\ trading company, formed in Montreal to carry on traffic in furs with the Indians of the La Baye Depart- ment, dispatched on 16 Jime, 1727, an expedition un- der Rene Boucher to the land of the Sioux. The ex- pedition arrived at its destination on the shore of Lake Pepin on 17 Septemter. Two Jesuit missionaries, Michel Guignas and Nicholas de Gonnor, accompanied Boucher and his small command. Before the end of Octoter a small fort, called Beauharnois as a compli- ment to the Governor of New France, was built on the low lands opposite the towering cliff which now bears the name of Maiden Rock. A chapel was erected within the enclosure of Fort Beauharnois, and was dedicated to St. Michael the Archangel. This was the first Christian temple to cast its beneficent shadow upon the soil of Minnesota. The first ceremony of note in the new chapel was the celebration of the feast of St. Charles of which Father Guignas writes: "We did not forget that the 4th day of the month [November] wa.s the saint's day of the general. Holy Mass was said for him in th(^ morning, and we were well prepared to celebrate the event in the evening, but the slowness of the pyrotechnists and the variable- ness of the weather let! to the postponement of the celebration to the 14th of the same month, when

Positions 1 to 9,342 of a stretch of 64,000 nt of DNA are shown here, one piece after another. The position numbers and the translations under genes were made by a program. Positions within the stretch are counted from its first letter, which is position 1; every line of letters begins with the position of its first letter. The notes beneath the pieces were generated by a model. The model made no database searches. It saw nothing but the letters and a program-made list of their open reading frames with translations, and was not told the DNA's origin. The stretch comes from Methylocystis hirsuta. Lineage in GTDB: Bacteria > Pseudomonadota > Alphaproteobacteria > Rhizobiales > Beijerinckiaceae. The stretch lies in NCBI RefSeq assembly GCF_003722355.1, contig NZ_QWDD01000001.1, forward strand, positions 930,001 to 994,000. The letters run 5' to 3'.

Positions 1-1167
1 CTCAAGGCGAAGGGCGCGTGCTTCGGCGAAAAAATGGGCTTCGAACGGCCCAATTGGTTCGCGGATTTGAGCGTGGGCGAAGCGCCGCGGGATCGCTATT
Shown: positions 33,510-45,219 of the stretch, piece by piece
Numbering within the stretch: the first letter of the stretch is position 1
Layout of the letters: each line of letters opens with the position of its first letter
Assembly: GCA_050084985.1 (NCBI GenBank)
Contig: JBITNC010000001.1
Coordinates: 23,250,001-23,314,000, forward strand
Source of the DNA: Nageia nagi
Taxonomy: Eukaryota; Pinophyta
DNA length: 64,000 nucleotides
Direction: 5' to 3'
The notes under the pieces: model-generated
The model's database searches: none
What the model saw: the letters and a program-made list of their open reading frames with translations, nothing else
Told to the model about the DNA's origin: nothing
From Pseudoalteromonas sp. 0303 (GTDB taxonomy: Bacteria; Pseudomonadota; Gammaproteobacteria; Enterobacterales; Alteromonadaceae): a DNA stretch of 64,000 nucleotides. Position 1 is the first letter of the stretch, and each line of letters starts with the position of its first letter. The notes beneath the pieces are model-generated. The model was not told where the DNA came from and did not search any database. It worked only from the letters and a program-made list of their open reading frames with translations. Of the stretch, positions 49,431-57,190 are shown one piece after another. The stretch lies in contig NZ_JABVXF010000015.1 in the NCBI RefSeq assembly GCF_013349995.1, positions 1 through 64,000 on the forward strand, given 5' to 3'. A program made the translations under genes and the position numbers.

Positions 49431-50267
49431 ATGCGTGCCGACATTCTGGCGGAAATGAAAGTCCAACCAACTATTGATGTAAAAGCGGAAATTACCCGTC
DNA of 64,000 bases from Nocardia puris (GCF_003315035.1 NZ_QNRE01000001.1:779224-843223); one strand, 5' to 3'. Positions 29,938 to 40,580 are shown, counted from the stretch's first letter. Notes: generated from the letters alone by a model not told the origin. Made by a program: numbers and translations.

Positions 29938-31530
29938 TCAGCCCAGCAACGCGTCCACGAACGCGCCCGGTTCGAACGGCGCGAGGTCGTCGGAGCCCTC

some very beautiful rockets wore shot off and the air was made to resound with a hundred shouts of 'Vive le Roy' and 'Vive Charles de Beauharnois'. . . . What contributed very much to the merry-making was the fright of some Indians. When poor people saw fireworks in the air and the stars falling from the sky, the women and children fled and the more courageous of the men cried for mercy, and earnestly beggeil that we should stop the astonishing play of the terrible medicine." It may be stated in expla- nation that, among all the American Indians, any phenomenon which exerted a powerful influence upon the physical and nervous system was desig- nated by a term corresponding to the word medicine in other languages.